Although the method has produced satisfying clinical outcomes, we can’t neglect its technical flaws. Firstly, it can’t go through all kind of trochanter valgus deformities. Some special deformities still need osteotomy to facilitate offset and straighten medullary cavity. Secondly, since the valgus greater trochanter is not corrected, the increased joint offset would increase the risk of the greater trochanteric bursitis. Two patients reported lateral thigh pain after surgery, which was probably related to the bursitis. Thirdly, the manual work of implanting sleeve and malformed medullary cavity increased the risk of proximal femoral fractures. In this study, two patients had intra-operative fractures. Burs or other certain tools should be standing by for bone preparation. Fourthly, leg length might be influenced by residual deformity. While the equal leg length could be achieved by proper neck length and femoral head.
The clear indication of this special sleeve-implanting method was equal important. The medial support and lateral cover are two essential aspects of sleeve ingrowth. Once the medial cortex of proximal femur is destroyed, patients can’t meet the requirement of this special method. We can make basic predictions though measuring G/L ratio and TVA. In this study, compared with controls, the G/L ratio and TVA of 12 patients had significant differences, which indicated that their anatomies of proximal femur were characteristic. When G/L ratio was larger than 1.50, it can be regarded as one good indicator for the method.
Nowadays, an angular osteotomy on proximal femur is not suggested in hip-preserving surgeries. But this specific deformity was still occasionally met in conversion DDH for THA, which accounted for significant challenge. Although we introduced one alternative, it is necessary to remind the surgeons who are still performing angular osteotomy on proximal femurs of its potentially serious consequences.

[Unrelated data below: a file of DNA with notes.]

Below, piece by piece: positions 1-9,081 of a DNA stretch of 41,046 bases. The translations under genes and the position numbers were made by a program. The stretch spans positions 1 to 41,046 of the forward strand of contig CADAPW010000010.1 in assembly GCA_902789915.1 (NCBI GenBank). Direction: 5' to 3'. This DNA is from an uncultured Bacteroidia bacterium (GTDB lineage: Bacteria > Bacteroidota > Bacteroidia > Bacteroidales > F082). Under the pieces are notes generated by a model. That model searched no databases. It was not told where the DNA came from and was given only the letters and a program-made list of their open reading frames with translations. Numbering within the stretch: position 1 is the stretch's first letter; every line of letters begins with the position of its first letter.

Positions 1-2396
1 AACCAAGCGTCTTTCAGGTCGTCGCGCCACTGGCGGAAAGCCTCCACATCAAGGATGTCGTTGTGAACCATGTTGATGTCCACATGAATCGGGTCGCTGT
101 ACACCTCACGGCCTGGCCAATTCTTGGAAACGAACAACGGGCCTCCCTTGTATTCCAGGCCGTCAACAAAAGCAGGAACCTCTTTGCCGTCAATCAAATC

This study has several limitations. Firstly, given that hip arthritis combining with trochanter valgus deformity were relative rare (12 cases in 9 years), suitable control cases could hardly be found to conduct case-control study. No comparison to other prostheses or other surgical methods would inevitably affect the persuasiveness of this study on technical notes. Secondly, because it was a retrospective case-series study, we don’t need the prospective ethics approval. In the future, multicenter randomized controlled trial will be performed to further evaluate its safety and effectiveness. Thirdly, this study was conducted over a long period of time. Changes in surgical personnel and related technical details might influence the final evaluation. Fourthly, study population be made up of various primary etiologies. The heterogeneity also had some impact on this method’s universality.
The reverse sleeve of S-ROM was a reliable method for the patients with severe trochanter valgus deformity, which brought satisfying clinical outcomes in mid-term follow-up.
Availability of data and materials
The datasets used and/or analysed during the current study are available from the corresponding author on reasonable request.
Developmental dysplasia of hip
- G/L ratio:
Greater trochanter/lesser trochanter
- GF1 :
Greater trochanter to the femoral axis
- GF2 :
Lessor trochanter to the femoral axis
Harris hip score
Interclass correlation coefficient
Osteonecrosis of the femoral head
Total hip arthroplasty
Trochanter valgus angle
Ttrochanter valgus deformity
Transtrochanteric valgus osteotomy
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Ethics approval and consent to participate
The medical ethics committee of Chinese PLA General Hospital approved the study. All procedures were conducted in compliance with the guidelines of the Declaration of Helsinki. The patients were informed consent that their clinical images and medical records for scientific report.
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Kong, X., Chai, W., Yang, M. et al. Modular stem in total hip arthroplasty for patients with trochanter valgus deformity: surgical technique and case series. BMC Musculoskelet Disord 21, 124 (2020). https://doi.org/10.1186/s12891-020-3145-4
- Cementless modular stem
- Reverse sleeve
- Total hip arthroplasty
- Trochanter valgus deformity